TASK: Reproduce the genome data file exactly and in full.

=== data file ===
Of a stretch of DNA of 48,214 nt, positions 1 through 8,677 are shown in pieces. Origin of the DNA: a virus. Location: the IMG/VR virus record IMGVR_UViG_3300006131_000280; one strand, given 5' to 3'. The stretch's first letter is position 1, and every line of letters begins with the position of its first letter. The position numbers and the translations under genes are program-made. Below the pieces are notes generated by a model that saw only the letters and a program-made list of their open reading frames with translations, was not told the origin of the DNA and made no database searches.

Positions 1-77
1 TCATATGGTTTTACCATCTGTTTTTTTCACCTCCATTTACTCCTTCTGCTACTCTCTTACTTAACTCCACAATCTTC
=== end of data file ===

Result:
Of a stretch of DNA of 48,214 nt, positions 1 through 8,677 are shown in pieces. Origin of the DNA: a virus. Location: the IMG/VR virus record IMGVR_UViG_3300006131_000280; one strand, given 5' to 3'. The stretch's first letter is position 1, and every line of letters begins with the position of its first letter. The position numbers and the translations under genes are program-made. Below the pieces are notes generated by a model that saw only the letters and a program-made list of their open reading frames with translations, was not told the origin of the DNA and made no database searches.

Positions 1-77
1 TCATATGGTTTTACCATCTGTTTTTTTCACCTCCATTTACTCCTTCTGCTACTCTCTTACTTAACTCCACAATCTTC